Taxes should be designed to raise revenue from the government, not to pursue social engineering and other policy goals. Since lower rates can increase revenue, tax reform that lowers rates and closes loopholes is the wisest approach.
When he was running for office in 2008, Barack Obama, in a primary debate with Hillary Clinton, received the following question from Charlie Gibson of ABC News:
MR. GIBSON: You Obama have… said you would favor an increase in the capital gains tax. As a matter of fact, you said on CNBC, and I quote, “I certainly would not go above what existed under Bill Clinton, which was 28 percent.”
It’s now 15 percent. That’s almost a doubling if you went to 28 percent. But actually Bill Clinton in 1997 signed legislation that dropped the capital gains tax to 20 percent.
SENATOR OBAMA: Right.
MR. GIBSON: And George Bush has taken it down to 15 percent.
SENATOR OBAMA: Right.
MR. GIBSON: And in each instance, when the rate dropped, revenues from the tax increased. The government took in more money. And in the 1980s, when the tax was increased to 28 percent, the revenues went down. So why raise it at all, especially given the fact that 100 million people in this country own stock and would be affected?
Charlie Gibson was right on the money. Generally speaking, a lower tax rate on a higher volume of revenue brings in more money than a higher tax rate on a lower volume of revenue. If the capital gains tax were raised to 100%, it would be just like raising airplane ticket prices to a million bucks a head. The high price would bring in no money, because no one would be stupid enough to buy a ticket – or take a capital gain – when the system was so punitive.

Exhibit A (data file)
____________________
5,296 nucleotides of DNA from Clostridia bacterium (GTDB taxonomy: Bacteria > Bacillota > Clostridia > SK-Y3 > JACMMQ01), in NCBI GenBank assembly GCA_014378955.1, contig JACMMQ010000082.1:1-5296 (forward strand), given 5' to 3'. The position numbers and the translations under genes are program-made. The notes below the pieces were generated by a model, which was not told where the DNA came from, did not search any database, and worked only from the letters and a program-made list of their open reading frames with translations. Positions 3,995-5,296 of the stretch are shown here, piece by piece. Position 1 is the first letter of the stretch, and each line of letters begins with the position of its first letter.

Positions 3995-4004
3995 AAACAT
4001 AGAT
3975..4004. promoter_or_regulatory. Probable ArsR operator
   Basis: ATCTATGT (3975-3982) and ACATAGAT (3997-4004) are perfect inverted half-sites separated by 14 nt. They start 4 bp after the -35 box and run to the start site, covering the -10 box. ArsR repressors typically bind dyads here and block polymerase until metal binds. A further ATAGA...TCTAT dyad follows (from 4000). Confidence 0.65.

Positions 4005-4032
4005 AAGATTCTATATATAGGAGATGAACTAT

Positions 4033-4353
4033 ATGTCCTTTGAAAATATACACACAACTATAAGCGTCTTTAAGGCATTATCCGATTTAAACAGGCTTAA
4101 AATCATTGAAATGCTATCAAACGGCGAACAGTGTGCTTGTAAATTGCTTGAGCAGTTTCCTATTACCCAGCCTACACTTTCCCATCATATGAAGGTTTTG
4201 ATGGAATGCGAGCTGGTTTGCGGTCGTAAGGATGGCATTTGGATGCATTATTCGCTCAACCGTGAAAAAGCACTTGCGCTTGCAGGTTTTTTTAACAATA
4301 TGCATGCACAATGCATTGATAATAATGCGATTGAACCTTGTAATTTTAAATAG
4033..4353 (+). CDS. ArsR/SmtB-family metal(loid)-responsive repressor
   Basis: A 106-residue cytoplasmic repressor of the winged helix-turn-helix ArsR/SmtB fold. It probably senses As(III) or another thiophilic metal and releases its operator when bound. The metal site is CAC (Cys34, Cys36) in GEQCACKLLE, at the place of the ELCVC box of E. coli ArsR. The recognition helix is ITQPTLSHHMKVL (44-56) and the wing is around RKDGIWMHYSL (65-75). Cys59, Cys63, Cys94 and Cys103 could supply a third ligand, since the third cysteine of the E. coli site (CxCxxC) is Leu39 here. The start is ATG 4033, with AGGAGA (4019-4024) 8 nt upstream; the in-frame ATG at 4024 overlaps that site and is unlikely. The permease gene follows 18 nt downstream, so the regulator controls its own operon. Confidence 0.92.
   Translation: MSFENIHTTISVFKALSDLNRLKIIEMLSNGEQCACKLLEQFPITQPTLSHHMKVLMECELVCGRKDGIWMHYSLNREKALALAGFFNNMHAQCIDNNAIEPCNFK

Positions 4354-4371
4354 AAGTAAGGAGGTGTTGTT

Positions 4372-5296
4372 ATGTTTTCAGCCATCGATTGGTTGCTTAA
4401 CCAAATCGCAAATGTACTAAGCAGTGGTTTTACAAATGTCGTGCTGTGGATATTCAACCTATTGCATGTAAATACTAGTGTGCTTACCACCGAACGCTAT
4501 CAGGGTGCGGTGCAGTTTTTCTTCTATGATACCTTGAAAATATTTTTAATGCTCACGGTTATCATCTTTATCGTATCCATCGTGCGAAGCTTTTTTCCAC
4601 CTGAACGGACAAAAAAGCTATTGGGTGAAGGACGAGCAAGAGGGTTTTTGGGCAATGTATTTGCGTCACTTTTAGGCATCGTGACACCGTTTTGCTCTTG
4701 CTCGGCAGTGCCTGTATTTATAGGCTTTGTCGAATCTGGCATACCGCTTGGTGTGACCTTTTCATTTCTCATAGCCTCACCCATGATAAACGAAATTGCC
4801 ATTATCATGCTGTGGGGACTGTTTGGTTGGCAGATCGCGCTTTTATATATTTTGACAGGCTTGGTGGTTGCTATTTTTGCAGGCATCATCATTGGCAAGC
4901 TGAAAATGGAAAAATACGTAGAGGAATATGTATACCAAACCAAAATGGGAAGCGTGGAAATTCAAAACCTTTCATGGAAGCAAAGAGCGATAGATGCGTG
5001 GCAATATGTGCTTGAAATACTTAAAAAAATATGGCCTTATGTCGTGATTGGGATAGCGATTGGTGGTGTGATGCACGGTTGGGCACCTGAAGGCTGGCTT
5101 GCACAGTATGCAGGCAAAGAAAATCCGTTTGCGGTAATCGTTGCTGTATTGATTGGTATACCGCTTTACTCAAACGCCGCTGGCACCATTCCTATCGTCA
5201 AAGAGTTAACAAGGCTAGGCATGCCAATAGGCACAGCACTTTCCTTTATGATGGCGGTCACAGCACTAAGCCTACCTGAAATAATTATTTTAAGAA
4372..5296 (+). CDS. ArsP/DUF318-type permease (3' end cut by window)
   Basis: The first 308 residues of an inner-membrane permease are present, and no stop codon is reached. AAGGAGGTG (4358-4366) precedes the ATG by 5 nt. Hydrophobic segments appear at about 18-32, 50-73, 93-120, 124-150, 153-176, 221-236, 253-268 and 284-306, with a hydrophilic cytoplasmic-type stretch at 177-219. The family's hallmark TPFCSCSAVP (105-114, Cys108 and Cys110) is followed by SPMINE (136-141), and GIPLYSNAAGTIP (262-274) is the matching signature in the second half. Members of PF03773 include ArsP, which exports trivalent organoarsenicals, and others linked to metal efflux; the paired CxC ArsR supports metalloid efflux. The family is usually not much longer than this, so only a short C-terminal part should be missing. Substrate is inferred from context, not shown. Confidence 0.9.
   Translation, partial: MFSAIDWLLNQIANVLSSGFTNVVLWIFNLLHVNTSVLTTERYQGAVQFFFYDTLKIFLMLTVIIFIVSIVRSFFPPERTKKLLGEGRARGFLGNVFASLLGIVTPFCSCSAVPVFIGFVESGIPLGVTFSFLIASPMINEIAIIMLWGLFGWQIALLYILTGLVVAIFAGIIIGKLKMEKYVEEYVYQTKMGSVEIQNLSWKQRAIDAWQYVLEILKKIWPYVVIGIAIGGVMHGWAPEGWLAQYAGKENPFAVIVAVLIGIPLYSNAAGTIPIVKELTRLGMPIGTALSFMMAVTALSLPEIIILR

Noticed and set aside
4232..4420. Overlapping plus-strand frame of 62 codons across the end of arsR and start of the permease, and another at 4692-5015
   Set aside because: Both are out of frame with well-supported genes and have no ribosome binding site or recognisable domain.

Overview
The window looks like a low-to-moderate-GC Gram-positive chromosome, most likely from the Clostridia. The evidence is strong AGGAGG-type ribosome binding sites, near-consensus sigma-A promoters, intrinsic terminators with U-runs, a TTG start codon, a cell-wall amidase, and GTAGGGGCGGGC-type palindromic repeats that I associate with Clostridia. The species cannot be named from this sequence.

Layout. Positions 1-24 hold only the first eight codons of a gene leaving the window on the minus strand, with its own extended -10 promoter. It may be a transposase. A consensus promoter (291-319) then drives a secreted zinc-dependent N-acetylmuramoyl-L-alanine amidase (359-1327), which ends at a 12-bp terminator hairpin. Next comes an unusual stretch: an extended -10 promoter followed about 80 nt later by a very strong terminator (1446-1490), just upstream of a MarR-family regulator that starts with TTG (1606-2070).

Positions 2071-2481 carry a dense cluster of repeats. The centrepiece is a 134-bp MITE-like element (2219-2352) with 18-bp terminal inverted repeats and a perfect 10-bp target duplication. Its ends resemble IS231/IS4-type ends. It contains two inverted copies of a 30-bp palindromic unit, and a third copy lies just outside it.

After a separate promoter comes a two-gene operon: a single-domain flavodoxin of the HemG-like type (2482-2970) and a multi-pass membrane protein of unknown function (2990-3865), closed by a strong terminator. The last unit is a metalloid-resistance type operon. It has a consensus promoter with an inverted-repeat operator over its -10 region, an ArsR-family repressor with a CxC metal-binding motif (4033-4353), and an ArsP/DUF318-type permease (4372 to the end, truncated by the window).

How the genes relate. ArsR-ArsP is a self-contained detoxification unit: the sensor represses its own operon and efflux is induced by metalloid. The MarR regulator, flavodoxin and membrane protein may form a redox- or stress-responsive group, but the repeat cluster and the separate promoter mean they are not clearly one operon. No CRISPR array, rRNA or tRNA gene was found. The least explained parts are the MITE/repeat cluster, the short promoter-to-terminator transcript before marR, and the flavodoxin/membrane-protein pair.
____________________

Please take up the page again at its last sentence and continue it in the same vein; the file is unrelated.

So here was Obama’s answer:
SENATOR OBAMA: Well, Charlie, what I’ve said is that I would look at raising the capital gains tax for purposes of fairness. We saw an article today which showed that the top 50 hedge fund managers made $29 billion last year — $29 billion for 50 individuals. And part of what has happened is that those who are able to work the stock market and amass huge fortunes on capital gains are paying a lower tax rate than their secretaries. That’s not fair.
Obama did not dispute Gibson’s point. But just didn't care. The overriding principle was fairness, so he was willing to raise the capital gains tax – even if it cost the government money to do it!
If you're a secretary, your paycheck isn’t going to get any bigger if your boss has to pay more in capital gains tax – quite the opposite, in fact, since that boss now has fewer resources to reinvest into the business. Yet Obama was interested in raising taxes not to get more money for the government but solely to punish the rich.
He continued, trying to temper his remarks but still digging himself deeper into his hole:
SENATOR OBAMA: And what I want is not oppressive taxation. I want businesses to thrive and I want people to be rewarded for their success. But what I also want to make sure is that our tax system is fair and that we are able to finance health care for Americans who currently don’t have it and that we’re able to invest in our infrastructure and invest in our schools.
MR. GIBSON: But history shows that when you drop the capital gains tax, the revenues go up.
SENATOR OBAMA: Well, that might happen or it might not.
And the sun might rise tomorrow or it might not. And United Airlines might have lots of planes full of people paying a million dollars a ticket. These are solid principles – you cannot repeal the law of supply and demand, no matter how fair you want to be.
Research shows that the amount of revenue as a percentage of GDP collected from taxes remains remarkable stable, regardless of where the rates are. So if lower rates can bring in just as much revenue as higher rates, and perhaps even more, shouldn’t lower rates be the default position of the federal government?